Who is the rock?
Let us look at another example of conflation. Can God set up a rock and be that same rock?
Sanctify the LORD of hosts himself; and let him be your fear, and let him be your dread.
And he shall be for a sanctuary; but for a stone of stumbling and for a rock of offence to both the houses of Israel, for a gin and for a snare to the inhabitants of Jerusalem.
And many among them shall stumble, and fall, and be broken, and be snared, and be taken.
Here, Yahweh God Himself prophesies that He will be “a stone of stumbling and rock of offense” to Israel. Now, let us move on to another prophecy about a stone.
Therefore thus saith the Lord GOD, Behold, I lay in Zion for a foundation a stone, a tried stone, a precious corner stone, a sure foundation: he that believeth shall not make haste.
The stone which the builders refused is become the head stone of the corner.
This is the LORD’S doing; it is marvellous in our eyes.
Now, Yahweh God says that He will set up a corner stone in Israel. All must believe in this stone to be saved. This stone will be rejected by the builders. We see that this foundation/corner stone Who is laid in Israel is Jesus (Mat 21:42; Mar 12:10-11; Luk 20:17; Act 4:11; Eph 2:20-22). However, the Apostle Peter does something very interesting with all three of these texts:
Wherefore also it is contained in the scripture, Behold, I lay in Sion a chief corner stone, elect, precious: and he that believeth on him shall not be confounded.
Unto you therefore which believe he is precious: but unto them which be disobedient, the stone which the builders disallowed, the same is made the head of the corner,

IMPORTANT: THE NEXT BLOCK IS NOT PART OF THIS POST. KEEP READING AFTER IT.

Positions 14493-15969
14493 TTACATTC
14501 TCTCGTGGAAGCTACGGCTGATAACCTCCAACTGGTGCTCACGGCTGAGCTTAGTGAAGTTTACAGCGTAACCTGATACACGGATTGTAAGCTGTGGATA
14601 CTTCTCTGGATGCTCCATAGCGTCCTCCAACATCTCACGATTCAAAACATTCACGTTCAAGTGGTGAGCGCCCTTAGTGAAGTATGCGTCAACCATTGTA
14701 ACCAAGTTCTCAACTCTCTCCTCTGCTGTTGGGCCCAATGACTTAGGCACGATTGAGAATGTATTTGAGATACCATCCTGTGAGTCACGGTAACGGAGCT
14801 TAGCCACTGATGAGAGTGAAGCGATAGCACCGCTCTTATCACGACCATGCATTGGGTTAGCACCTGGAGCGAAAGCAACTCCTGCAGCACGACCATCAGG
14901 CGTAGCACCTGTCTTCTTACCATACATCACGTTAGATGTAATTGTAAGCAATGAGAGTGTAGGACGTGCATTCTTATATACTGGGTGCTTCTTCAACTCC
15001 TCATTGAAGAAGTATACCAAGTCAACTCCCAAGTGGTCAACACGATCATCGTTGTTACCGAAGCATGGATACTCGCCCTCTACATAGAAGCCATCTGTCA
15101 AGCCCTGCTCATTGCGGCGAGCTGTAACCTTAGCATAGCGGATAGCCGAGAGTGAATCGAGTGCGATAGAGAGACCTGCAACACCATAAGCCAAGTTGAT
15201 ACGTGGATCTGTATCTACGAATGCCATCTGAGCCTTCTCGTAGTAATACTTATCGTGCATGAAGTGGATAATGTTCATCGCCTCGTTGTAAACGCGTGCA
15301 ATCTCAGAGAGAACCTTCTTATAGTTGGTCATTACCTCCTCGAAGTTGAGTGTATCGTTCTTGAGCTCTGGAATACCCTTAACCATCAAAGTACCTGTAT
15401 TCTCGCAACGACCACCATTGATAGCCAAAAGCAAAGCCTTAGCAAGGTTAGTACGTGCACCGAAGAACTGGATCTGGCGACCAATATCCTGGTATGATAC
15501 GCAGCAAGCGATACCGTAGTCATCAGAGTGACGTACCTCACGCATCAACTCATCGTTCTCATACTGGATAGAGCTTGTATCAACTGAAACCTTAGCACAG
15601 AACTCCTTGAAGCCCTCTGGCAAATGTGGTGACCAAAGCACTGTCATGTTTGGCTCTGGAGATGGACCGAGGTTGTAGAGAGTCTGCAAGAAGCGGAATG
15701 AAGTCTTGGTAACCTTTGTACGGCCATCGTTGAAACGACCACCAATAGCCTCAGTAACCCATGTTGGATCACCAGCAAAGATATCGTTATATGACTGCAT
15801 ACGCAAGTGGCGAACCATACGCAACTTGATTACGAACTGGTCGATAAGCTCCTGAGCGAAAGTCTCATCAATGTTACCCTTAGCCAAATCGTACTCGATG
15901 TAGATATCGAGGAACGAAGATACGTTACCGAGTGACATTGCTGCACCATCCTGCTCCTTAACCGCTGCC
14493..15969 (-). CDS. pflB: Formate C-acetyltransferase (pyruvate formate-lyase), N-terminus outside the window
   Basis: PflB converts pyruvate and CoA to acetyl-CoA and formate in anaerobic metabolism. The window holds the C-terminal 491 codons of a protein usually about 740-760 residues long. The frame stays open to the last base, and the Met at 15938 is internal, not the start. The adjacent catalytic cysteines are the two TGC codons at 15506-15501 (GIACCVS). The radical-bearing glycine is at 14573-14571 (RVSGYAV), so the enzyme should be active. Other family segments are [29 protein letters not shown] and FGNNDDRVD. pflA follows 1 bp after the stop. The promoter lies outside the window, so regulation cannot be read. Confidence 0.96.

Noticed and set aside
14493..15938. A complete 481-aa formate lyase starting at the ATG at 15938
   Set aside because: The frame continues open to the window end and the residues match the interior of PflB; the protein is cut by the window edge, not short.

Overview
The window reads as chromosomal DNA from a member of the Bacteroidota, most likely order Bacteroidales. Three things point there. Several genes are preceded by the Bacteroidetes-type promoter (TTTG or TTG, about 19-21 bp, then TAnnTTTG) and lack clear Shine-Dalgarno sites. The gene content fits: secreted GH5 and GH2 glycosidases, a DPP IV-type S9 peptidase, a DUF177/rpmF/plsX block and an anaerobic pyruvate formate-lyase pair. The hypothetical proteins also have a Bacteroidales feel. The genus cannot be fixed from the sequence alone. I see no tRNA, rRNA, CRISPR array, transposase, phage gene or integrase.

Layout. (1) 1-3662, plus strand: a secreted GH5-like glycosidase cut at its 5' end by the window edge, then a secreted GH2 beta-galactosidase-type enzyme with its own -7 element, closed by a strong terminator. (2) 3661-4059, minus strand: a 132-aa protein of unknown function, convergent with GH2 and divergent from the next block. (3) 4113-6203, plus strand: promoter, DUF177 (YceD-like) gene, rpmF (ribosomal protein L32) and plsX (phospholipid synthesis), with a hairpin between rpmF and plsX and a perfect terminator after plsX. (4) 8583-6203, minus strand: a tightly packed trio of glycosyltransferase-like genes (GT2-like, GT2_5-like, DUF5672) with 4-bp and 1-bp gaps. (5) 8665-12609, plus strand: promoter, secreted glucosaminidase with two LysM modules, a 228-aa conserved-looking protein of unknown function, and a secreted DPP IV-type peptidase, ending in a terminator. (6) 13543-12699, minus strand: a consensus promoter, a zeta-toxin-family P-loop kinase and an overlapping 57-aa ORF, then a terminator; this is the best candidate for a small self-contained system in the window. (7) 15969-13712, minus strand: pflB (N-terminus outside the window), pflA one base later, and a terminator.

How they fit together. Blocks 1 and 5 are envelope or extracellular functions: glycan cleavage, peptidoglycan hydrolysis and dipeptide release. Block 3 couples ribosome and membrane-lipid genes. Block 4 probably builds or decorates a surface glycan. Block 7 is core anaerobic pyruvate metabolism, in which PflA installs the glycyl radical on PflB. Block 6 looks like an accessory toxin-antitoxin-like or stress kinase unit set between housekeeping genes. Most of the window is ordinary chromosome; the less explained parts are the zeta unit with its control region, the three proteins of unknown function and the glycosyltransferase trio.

And a stone of stumbling, and a rock of offence, even to them which stumble at the word, being disobedient: whereunto also they were appointed.
–1 Peter 2:6-8
Yahweh God said that He was the “stone of stumbling and rock of offense.” He said that He would lay in Zion the “chief corner stone” and that this would be the “stone which the builders rejected.” However, Peter conflates all these together and makes them all the same stone! Therefore, God can be the stone and lay the stone. If God is the One Who sends the stone and Jesus is the stone, but this stone is also God, then Jesus “is God” as much as Mr. Burch would like to make us believe cannot be true!
- Les Burch, It Isn’t The Way We Think It Is: Seven Common Beliefs That Aren’t in the Bible (Mustang, Okla.: Tate Publishing, 2013), 78, 109.
- Psa 110:1; Mat 22:44; 26:64; Mar 12:36; 14:62; Luk 20:42; 22:69; Act 2:33-35; 7:55-56; Rom 8:34; Eph 1:20; Col 3:1; Heb 1:3,13; 8:1; 10:12; 12:2; 1Pe 3:22